The majority of these reactions were mild or moderate, associated with treatment initiation, and of short duration.
Nalmefene acts as a silent antagonist of the μ-opioid receptor (MOR) (Ki = 0.24 nM) and as a weak partial agonist (Ki = 0.083 nM; Emax = 20–30%) of the κ-opioid receptor (KOR), with similar affinity for these two receptors but a several-fold preference for the KOR.
 In vivo evidence indicative of KOR activation, such as elevation of serum prolactin levels due to dopamine suppression and increased hypothalamic-pituitary-adrenal axis activation via enhanced adrenocorticotropic hormone and cortisol secretion, has been observed in humans and animals. Side effects typical of KOR activation such as hallucinations and dissociation have also been observed with nalmefene in human studies. It is thought that the KOR activation of nalmefene might produce dysphoria and anxiety. In addition to MOR and KOR binding, nalmefene also possesses some, albeit far lower affinity for the δ-opioid receptor (DOR) (Ki = 16 nM), where it behaves as an antagonist.
Nalmefene is structurally related to naltrexone and differs from it by substitution of the ketone group at the 6-position of naltrexone with a methylene group (CH2). It binds to the MOR with similar affinity relative to naltrexone, but binds "somewhat more avidly" to the KOR and DOR in comparison.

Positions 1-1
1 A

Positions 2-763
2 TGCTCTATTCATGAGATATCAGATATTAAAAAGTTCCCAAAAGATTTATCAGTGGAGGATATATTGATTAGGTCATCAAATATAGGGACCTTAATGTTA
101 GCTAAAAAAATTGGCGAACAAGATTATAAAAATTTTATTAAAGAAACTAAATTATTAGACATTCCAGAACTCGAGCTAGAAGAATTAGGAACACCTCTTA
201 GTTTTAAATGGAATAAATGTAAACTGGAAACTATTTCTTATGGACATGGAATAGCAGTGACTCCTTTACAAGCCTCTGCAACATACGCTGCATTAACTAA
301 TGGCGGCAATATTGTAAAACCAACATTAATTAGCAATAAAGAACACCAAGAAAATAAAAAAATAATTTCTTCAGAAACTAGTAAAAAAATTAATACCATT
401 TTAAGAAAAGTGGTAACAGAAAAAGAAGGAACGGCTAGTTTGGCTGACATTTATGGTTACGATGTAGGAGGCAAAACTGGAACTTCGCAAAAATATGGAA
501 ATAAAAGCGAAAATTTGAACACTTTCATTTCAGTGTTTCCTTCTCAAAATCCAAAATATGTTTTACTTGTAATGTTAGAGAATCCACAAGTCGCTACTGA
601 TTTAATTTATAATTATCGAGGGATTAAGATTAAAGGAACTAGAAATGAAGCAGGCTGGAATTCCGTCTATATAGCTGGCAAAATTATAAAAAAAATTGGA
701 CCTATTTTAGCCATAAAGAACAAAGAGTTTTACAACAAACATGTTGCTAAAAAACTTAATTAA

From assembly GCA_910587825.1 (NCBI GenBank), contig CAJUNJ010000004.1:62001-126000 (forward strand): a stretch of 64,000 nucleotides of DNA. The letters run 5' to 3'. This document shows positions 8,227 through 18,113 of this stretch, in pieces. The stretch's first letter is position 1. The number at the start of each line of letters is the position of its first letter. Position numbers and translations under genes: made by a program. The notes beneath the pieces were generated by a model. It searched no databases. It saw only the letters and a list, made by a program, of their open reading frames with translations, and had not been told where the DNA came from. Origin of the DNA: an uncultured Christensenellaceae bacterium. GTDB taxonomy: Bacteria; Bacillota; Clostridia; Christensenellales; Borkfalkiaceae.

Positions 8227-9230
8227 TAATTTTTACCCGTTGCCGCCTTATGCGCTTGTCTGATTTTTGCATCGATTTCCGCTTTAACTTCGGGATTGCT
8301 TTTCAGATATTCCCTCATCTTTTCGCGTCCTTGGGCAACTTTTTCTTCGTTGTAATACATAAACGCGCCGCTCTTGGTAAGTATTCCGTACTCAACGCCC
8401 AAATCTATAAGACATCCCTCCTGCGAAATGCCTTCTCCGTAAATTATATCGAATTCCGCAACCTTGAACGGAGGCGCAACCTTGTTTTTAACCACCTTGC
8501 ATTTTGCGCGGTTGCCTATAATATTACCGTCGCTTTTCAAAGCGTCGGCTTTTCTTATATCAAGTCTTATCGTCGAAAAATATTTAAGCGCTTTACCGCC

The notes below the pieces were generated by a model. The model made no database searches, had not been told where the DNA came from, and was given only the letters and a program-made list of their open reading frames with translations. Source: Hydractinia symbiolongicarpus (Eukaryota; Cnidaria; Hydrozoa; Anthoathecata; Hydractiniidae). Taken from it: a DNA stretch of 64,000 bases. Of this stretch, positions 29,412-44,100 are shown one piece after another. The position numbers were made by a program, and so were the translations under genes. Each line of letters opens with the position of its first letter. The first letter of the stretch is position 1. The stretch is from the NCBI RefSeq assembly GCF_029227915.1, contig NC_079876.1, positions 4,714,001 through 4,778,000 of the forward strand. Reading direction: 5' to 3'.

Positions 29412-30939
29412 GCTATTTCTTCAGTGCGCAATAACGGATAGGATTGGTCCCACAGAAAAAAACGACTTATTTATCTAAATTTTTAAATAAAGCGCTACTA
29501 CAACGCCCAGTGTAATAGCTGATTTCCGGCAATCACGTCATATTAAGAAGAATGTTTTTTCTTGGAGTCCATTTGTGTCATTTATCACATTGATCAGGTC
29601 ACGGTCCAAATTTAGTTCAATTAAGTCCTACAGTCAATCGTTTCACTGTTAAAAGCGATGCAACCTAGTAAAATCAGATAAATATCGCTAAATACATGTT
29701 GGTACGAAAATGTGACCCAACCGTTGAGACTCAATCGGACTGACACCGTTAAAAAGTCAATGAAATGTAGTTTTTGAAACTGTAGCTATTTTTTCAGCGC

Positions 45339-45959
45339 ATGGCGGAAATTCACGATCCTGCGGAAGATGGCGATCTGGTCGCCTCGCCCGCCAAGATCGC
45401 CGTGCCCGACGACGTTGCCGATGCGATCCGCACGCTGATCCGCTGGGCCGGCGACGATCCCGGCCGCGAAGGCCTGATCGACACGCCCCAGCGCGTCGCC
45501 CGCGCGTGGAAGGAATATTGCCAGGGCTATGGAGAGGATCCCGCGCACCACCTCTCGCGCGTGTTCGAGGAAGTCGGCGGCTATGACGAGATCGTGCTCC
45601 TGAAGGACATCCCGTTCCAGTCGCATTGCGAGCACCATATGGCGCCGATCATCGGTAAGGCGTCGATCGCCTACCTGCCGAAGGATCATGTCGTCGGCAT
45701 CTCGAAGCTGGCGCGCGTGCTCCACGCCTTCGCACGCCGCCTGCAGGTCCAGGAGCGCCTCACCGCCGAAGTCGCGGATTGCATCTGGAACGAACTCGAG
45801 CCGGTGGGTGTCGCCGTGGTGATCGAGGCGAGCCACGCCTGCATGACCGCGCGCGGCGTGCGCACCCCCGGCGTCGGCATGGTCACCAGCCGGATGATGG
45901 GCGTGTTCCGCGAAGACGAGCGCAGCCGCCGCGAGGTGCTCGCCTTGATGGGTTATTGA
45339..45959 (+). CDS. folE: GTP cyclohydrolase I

Nalmefene is extensively metabolized in the liver, mainly by conjugation with glucuronic acid and also by N-dealkylation. Less than 5% of the dose is excreted unchanged. The glucuronide metabolite is entirely inactive, while the N-dealkylated metabolite has minimal pharmacological activity.
Society and culture
Nalmefene was first reported in a patent in 1974.
In the US, immediate-release injectable nalmefene was approved in 1995 as an antidote for opioid overdose. It was sold under the trade name Revex. The product was discontinued by its manufacturer around 2008. Perhaps, due to its price, it never sold well. (See § Opioid overdose, above.)
Lundbeck has licensed nalmefene from Biotie Therapies and performed clinical trials with nalmefene for treatment of alcohol dependence. In 2011 they submitted an application for their drug termed Selincro to the European Medicines Agency. The drug was approved for use in the EU in March 2013. and in October 2013 Scotland became the first country in the EU to prescribe the drug for alcohol dependence. England followed Scotland by offering the substance as a treatment for problem drinking in October 2014. In November 2014 nalmefene was appraised and approved as a treatment supplied by Britain's National Health Service (NHS) for reducing alcohol consumption in people with alcohol dependence.